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Facebook's FTC court victory saves Instagram — but not Big Tech

Don't be fooled by Facebook's FTC victory: Big Tech is headed for a reckoning.
Photo illustration: A giant sphere that has the Facebook logo is made up of smaller spheres and one of them has the Instagram logo.
Anjali Nair / MSNBC; Getty Images

On Monday, a federal court dismissed antitrust claims the Federal Trade Commission and a slate of state attorneys general had brought against Facebook. But the company shouldn’t celebrate just yet (though shares already rose following news of the decision).

One thing this case highlights is that it is difficult to apply traditional antitrust law to digital platforms.

Big Tech is overdue for a reckoning, and the key now is to make sure the legislative and regulatory steps taken in the name of reining in the industry actually result in protecting consumers and communities, not simply political interests.

This will not be the end of attempts from states and federal agencies to put more restraints on the power of the tech industry: In the judgment Monday, the court gave leave to the FTC to amend and refile its petition against Facebook at a later date. Given the recent swearing in of antitrust expert and noted technology critic Lina Khan as FTC chairperson and growing threats of antitrust legislation from prominent representatives, it appears more than likely that Facebook will face antitrust-related actions again.

From 2018’s Cambridge Analytica scandal to the Facebook Oversight Board’s decision earlier this year to sustain a ban on any accounts belonging to former President Donald Trump, Facebook has frequently emerged as a chief subject of high-profile, headline-making events related to tech platforms and social media.

But we should not be looking to Facebook as a representative of all tech companies, nor should legal actions to address any anticompetitive behavior from Facebook be muddled with general anti-tech sentiment for political gain.

In the complaint from Monday's decision, the FTC and the state attorneys general argued that Facebook had engaged in anticompetitive behavior, creating a monopoly in the market of “personal social networking services.”

The FTC argued that Facebook has created an unlawful monopoly by preventing other competitors from competing in the market. It’s true Facebook has had a habit of acquiring potential competitors, including Instagram and WhatsApp, and the company has implemented policies that prohibit other companies from creating apps that can interface with Facebook’s.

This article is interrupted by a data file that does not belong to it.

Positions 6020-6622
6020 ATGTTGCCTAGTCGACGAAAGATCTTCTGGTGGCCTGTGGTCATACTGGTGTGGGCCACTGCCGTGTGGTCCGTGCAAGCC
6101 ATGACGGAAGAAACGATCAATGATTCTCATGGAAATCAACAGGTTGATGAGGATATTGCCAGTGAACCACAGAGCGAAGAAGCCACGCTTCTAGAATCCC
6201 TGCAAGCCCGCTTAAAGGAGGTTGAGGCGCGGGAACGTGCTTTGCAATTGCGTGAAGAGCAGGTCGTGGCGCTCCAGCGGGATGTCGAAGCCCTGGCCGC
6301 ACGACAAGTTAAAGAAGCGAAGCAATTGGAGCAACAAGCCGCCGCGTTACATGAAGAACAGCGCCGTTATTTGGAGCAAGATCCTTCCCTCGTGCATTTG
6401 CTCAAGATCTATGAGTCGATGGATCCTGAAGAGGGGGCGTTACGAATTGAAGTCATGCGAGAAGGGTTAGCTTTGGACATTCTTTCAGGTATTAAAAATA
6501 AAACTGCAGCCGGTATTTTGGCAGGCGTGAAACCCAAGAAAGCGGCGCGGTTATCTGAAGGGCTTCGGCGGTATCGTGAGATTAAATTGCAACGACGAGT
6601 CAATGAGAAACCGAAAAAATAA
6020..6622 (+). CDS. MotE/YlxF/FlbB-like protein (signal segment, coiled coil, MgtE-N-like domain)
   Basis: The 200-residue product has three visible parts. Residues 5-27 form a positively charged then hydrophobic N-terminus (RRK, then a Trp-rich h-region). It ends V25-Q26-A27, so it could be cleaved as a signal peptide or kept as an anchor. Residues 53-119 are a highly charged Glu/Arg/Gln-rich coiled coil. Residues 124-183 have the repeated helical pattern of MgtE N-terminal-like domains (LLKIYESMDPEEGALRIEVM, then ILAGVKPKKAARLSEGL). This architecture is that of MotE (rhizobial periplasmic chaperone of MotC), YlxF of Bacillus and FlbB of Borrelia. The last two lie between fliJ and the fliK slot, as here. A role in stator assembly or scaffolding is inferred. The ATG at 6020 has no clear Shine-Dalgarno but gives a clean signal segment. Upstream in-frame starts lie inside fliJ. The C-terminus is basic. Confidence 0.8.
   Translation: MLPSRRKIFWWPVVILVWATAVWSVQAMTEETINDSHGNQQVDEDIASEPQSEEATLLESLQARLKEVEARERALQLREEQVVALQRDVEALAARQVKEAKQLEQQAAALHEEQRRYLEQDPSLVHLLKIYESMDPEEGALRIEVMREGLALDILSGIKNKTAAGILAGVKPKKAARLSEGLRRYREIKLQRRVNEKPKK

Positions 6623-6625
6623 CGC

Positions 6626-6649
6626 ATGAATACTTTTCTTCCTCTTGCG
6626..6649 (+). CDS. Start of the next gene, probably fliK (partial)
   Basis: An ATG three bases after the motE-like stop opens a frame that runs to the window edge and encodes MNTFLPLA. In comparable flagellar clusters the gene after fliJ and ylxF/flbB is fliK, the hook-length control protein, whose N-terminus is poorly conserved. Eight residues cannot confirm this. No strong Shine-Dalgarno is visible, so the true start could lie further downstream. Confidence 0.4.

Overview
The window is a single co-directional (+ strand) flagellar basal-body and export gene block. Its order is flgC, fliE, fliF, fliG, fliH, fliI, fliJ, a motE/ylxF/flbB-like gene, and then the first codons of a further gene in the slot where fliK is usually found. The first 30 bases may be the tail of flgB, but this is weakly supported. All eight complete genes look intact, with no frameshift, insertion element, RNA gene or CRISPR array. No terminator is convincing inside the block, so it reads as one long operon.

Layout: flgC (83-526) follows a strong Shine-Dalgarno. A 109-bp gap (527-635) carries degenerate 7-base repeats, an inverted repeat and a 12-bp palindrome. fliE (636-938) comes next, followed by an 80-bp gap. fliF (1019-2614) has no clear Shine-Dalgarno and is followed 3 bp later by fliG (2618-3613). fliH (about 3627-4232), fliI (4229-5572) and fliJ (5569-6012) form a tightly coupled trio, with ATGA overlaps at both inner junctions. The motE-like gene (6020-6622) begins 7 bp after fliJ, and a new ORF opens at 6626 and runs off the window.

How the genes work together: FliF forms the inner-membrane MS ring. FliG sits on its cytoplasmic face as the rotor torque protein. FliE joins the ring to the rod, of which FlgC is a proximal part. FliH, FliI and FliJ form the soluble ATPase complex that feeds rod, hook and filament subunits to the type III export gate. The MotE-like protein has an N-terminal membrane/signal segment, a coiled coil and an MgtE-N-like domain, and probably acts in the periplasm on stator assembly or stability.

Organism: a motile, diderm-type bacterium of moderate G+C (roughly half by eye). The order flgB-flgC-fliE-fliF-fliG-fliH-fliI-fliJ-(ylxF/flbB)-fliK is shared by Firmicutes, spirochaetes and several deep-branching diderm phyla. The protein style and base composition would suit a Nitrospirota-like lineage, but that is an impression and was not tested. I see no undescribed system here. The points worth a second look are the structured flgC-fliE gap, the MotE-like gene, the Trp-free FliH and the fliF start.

One thing this case highlights is that it is difficult to apply traditional antitrust law to digital platforms.

But the court ruled that the FTC failed to prove that Facebook actually has monopoly power in the market for “personal social networking services.”

One thing this case highlights is that it is difficult to apply traditional antitrust law to digital platforms. In fact, one of the first achievements to propel Khan to the national stage was the publication of her landmark paper “Amazon’s Antitrust Paradox,” which argued for a new model for applying antitrust laws to digital platforms like Amazon and, indeed, Facebook.

The court in Monday’s FTC v. Facebook judgment ran into one of the issues Kahn raised in her 2017 paper: the difficulty of determining what a digital market is or measuring competition effects in such a market.

The political pressure against Big Tech has been building on all fronts, from both sides of the aisle as legislators and regulators appear to be using antitrust as a blunt tool to attack tech companies like Facebook. In recent years, we’ve seen a continual rise in controversies related to online platforms like Facebook, including explosive ones related to consumer privacy, disinformation and perceived bias in content moderation.

For example, some blame social media companies like Facebook for amplifying voices and messages that may have led to the attempted insurrection on Jan. 6, when hundreds of Trump supporters stormed the Capitol to try to overturn a lawful national election. At the same time, the companies still remain popular, at least in terms of sheer user numbers. (In its 2020 investor report, Facebook claimed to have 2.80 billion monthly active users worldwide.)

The challenge today shouldn’t be simply how to attack Big Tech but how to regulate digital platforms in ways that protect consumer interests like privacy and speech, while also paving the way for a better global internet in the future. For that to happen, we’ll need more than just antitrust law.

We need to address each problem we see with social media companies with legal and regulatory solutions tailored to the problem and not broadly targeted at industries writ large. For example, we shouldn’t let the building antitrust pressure lead to further delays in Congress passing a federal privacy law, something that will be important to protect our interests not only domestically but also abroad.

Even outside of the antitrust context, we should consider requirements for interoperability, encouraging companies to do things like allow consumers to port their contact lists or access apps cross-platform. We could selectively reform regulation of online speech, keeping in mind the necessity of the internet as a critical venue for freedom of speech worldwide and the dangers of government overreach in speech regulation.

As always, with any politically volatile issue, especially one that affects so many of us, there is a danger that political pressures will get in the way of actual meaningful reform. There are many possible solutions to the problems we see now with social media and tech platforms. Antitrust should not be the end of it, for Facebook or the rest of the tech industry — and certainly not for consumers and advocates fighting to protect our rights.